What's cheaper, buying chickpeas in cans or rehydrating and cooking them yourself?
Intuitively I'd have guessed the home cooked chickpeas would be cheaper, but I wasn't sure. Maybe if you cook them in large enough batches you can somehow offset the increased costs of cooking and shipping water?
So I did the math myself.
The price of chickpeas varies quite a bit depending on which ones you buy. I sampled a few offers from Coop, Migros and Lidl.
For cooked chickpeas the cheapest price I found was 2.76 CHF/kg (non-organic, sold in 540g jars) and the most expensive one was 10.83 CHF/kg (organic, sold in 120g cans).
Dried chickpeas on the other hand are priced similarly everywhere - probably due to the fact that they all come in a standard 500g bag size and are organic. Prices range from around 4 CHF to around 6 CHF.
All in all you pay a premium for not shopping at a discounter, for buying organic and for buying smaller batches - no news here. I could imagine you could get cheaper chickpeas by shopping at a Turkish supermarket, but that's probably true for both canned and dried chickpeas.
For the sake of comparison, let's just take the cheapest cooked vs the cheapest dried chickpeas. The dried chickpeas are organic and the cooked ones aren't, but whatever. At this point it looks like the cooked chickpeas win handily (2.76 CHF/kg vs 3.98 CHF/kg). But dried chickpeas gain weight while soaking and cooking. How much exactly?
Soaking and cooking
I started with 200g of dried chickpeas:
After soaking their weight had increased to 407g - more than 2x!
Cooking added another 10g to that. I had to try a chickpea or two to taste for done-ness, so that's not included in the weight after cooking.
All in all, that's roughly a 110% increase in weight. For a fair comparison, this takes the dried chickpeas from 3.98 CHF/kg raw down to 1.91 CHF/kg, clearly cheaper than the canned chickpeas.
But wait, cooking them did use some gas and water. How does that factor in?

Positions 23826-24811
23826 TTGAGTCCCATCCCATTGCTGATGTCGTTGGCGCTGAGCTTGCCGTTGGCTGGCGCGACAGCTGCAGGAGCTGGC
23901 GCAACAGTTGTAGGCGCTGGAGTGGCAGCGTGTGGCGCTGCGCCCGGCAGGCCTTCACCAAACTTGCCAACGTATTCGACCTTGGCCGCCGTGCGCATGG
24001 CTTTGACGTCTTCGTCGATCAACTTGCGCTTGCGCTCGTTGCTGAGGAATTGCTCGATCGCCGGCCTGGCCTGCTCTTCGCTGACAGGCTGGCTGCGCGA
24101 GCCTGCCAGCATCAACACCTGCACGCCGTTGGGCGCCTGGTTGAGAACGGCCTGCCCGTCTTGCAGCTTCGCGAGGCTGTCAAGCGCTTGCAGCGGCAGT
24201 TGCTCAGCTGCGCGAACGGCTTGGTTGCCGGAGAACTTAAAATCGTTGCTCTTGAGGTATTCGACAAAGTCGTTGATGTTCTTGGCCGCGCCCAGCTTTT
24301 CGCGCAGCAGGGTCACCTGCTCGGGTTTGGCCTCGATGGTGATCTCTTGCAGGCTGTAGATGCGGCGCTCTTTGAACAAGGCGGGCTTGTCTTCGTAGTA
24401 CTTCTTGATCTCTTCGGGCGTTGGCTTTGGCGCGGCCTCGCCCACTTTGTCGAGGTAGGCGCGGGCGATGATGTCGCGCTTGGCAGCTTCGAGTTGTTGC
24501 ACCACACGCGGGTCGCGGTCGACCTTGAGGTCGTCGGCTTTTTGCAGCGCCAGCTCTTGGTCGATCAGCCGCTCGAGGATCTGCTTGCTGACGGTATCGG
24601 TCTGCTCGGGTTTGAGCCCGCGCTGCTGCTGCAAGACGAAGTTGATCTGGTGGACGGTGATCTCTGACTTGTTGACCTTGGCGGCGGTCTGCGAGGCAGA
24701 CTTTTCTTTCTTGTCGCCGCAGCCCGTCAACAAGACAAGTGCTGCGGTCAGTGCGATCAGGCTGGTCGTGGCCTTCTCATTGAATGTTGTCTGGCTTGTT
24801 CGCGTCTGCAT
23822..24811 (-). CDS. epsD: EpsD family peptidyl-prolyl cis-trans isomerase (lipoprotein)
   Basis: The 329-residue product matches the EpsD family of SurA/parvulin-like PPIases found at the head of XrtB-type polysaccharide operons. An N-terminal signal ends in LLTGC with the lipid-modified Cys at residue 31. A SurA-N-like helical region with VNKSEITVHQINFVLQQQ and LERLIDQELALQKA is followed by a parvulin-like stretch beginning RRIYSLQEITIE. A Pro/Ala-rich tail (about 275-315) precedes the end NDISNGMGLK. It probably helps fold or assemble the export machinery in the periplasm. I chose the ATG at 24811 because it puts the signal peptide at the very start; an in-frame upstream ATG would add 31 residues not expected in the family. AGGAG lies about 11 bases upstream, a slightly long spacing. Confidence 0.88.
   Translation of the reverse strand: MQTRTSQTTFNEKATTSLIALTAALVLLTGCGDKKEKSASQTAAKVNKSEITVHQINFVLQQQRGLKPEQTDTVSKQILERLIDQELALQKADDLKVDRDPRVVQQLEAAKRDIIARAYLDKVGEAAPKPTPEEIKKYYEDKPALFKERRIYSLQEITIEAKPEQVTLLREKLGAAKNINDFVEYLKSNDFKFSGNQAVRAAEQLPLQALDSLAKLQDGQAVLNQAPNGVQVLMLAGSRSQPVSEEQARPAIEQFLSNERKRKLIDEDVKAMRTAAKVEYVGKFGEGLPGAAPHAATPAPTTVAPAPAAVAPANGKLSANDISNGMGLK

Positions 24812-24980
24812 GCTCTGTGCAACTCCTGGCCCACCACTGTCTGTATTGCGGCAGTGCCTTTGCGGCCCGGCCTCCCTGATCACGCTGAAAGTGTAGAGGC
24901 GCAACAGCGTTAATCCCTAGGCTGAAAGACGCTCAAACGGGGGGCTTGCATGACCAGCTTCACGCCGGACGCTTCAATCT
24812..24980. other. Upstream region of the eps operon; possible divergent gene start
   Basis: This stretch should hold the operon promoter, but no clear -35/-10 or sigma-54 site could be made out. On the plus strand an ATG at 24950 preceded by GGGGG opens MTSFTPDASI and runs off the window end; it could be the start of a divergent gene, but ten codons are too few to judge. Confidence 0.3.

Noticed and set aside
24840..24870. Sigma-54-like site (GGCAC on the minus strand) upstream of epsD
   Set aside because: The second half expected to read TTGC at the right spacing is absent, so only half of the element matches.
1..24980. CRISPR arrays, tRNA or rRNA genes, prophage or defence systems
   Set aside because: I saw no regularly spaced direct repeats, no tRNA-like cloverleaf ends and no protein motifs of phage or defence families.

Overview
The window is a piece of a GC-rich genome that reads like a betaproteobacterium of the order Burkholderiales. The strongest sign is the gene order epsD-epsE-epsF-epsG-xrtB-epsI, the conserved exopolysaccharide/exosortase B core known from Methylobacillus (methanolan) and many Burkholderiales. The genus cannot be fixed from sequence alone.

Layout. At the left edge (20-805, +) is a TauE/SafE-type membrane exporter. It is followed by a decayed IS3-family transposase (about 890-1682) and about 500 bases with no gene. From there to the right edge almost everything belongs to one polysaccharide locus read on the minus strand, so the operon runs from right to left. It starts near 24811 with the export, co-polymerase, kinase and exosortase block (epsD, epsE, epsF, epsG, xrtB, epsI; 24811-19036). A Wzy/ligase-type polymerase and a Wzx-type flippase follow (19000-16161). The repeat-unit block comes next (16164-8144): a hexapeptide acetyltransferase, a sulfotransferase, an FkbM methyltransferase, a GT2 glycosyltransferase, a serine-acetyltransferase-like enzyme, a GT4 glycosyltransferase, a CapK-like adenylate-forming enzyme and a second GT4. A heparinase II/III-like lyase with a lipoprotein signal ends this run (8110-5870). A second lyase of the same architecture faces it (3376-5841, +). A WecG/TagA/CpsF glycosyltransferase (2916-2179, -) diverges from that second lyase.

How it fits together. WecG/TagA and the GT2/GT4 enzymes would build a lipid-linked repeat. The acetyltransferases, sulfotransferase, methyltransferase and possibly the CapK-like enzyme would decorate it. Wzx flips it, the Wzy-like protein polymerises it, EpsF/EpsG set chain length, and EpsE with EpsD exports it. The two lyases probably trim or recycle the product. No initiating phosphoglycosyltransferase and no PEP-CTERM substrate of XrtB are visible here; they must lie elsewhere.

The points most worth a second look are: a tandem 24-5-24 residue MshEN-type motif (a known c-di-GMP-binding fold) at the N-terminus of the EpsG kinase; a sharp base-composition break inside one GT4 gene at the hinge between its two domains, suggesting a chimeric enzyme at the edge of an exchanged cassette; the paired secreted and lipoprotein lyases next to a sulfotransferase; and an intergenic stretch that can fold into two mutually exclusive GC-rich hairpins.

Gas and water costs
I don't actually pay for water myself, the water costs in this building are distributed evenly across the tenants. Also water is really cheap around here, about 1 CHF/m³, so I'll consider it negligible.As for the gas costs: I took a photo of the gas counter before
and after cooking.
As you can see, I've used up around 0.032 m³ of gas. Interestingly cooking gas is paid in kWh, at a rate of 0.15 CHF/kWh. Looking at my old bills I found a conversion rate of 10.906 kWh/m³, which means cooking the chickpeas cost about... 0.05 CHF.
You could cook more than 200g at once and have the costs go down, but I'm just going to scale that up to an entire kg of cooked chickpeas and assume around 0.13 CHF for 1kg of final product.
All in all, the grand total is 2.04 CHF/kg for dried compared to 2.76 CHF/kg for cooked.
So yes, dried chickpeas are quite a bit cheaper than canned ones, even if you get the organic ones.
Realistically however, chances are that your labor cost dwarfs everything else, especially if you write a blog post about it. Cooking is mostly unattended time, but it's still non-zero work. There is of course also the cost of cleaning the dishes but you can re-use the pot you used to cook the chickpeas to cook the actual meal.
Personally, I very much prefer the taste of freshly cooked chickpeas too.